I had feared that going to the reunion, seeing all those people again, would be like knowingly drinking a glass of deadly poison. Maybe it would have been—35 years ago, but I doubt it. After forty long years, I found that the misery and bitterness of the past had evaporated away, leaving only the sweet clear wine of joy.

I guess what I’m trying to say here is what so many others have said in different ways and about different things: don’t wait. Don’t wait till you look skinny and fabulous before you let someone take your picture. Don’t wait till you have achieved some cherished goal before you reunite with old friends who just want to enjoy your company. And most of all, when you do meet up with old friends, be a safe place for them. All they really need from you is your love and acceptance—and your presence.

Group Shot 1

 

Double the Enjoyment

I’m going to take a stroll down memory lane here, to explain to you how I came to possess one of my favorite treasures. In 1993, we moved to Zambia for what we hoped would be years of missionary service, but which ended up being just for 18 months.

Upon our arrival, we inherited a few barrels of possessions that had been left behind by family friends. One of the barrels was full of old books, some of which were real treasures, like an original version of the Brothers Grimm fairy tales–rather horrific compared to the sanitized versions I had heard as a kid! There was also a little book that caught my interest. It was a travel book about various journeys the author had undertaken in his homeland of Great Britain. Having been raised in a former British colony, I am an unapologetic anglophile, so I settled in for some enjoyable reading.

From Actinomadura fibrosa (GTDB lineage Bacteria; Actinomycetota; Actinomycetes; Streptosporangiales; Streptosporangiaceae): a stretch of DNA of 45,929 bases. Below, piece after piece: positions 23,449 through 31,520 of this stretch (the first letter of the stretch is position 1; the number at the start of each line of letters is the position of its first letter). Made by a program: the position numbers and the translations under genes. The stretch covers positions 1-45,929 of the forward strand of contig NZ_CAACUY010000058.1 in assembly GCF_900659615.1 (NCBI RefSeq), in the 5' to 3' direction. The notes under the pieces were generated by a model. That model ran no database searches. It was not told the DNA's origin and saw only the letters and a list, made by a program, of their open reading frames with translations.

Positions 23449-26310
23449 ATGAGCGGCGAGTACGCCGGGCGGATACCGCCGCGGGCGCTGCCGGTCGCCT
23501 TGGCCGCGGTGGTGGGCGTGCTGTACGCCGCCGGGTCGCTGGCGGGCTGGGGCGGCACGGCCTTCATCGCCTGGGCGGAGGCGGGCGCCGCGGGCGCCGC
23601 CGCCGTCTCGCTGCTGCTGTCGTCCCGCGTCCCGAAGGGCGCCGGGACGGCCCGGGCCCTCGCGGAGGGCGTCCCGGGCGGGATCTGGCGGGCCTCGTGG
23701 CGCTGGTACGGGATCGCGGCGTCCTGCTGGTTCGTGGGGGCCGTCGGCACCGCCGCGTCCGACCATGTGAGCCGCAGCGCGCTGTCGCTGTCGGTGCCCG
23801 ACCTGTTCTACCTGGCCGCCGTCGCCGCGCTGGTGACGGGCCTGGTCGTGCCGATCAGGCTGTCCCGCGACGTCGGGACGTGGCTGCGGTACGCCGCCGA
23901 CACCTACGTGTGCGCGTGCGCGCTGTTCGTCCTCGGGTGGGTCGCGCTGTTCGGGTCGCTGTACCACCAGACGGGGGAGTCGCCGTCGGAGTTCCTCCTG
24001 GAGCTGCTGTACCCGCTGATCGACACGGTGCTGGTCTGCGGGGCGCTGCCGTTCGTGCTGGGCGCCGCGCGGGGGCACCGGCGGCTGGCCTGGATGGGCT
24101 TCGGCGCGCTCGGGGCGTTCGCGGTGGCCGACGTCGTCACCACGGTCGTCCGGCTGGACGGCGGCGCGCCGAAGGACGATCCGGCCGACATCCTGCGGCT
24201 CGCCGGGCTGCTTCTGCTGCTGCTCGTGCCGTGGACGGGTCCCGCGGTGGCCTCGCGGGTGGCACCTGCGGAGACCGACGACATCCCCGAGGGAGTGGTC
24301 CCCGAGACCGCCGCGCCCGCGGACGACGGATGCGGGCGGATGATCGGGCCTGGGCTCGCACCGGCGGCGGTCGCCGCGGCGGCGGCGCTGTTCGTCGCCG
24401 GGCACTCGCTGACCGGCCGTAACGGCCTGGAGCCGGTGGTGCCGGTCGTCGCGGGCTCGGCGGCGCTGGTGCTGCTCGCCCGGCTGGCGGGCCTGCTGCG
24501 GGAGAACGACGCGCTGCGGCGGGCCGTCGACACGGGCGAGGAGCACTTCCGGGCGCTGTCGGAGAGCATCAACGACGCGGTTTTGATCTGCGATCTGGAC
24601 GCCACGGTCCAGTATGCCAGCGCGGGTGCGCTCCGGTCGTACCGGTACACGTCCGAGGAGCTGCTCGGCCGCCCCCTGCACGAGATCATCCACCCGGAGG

It was a charmingly dated account, written in the 1930s as I recall. My problem was that most of the places he wrote about were unfamiliar to me, and not big enough to be included on your average map of Britain. I hate not being able to picture where things are, so when a British friend of mine was getting ready to go for a brief visit home, I gave her some money and asked her to please buy a detailed map of Britain for me.

She exceeded my expectations by bringing me this:

3-23-17 atlas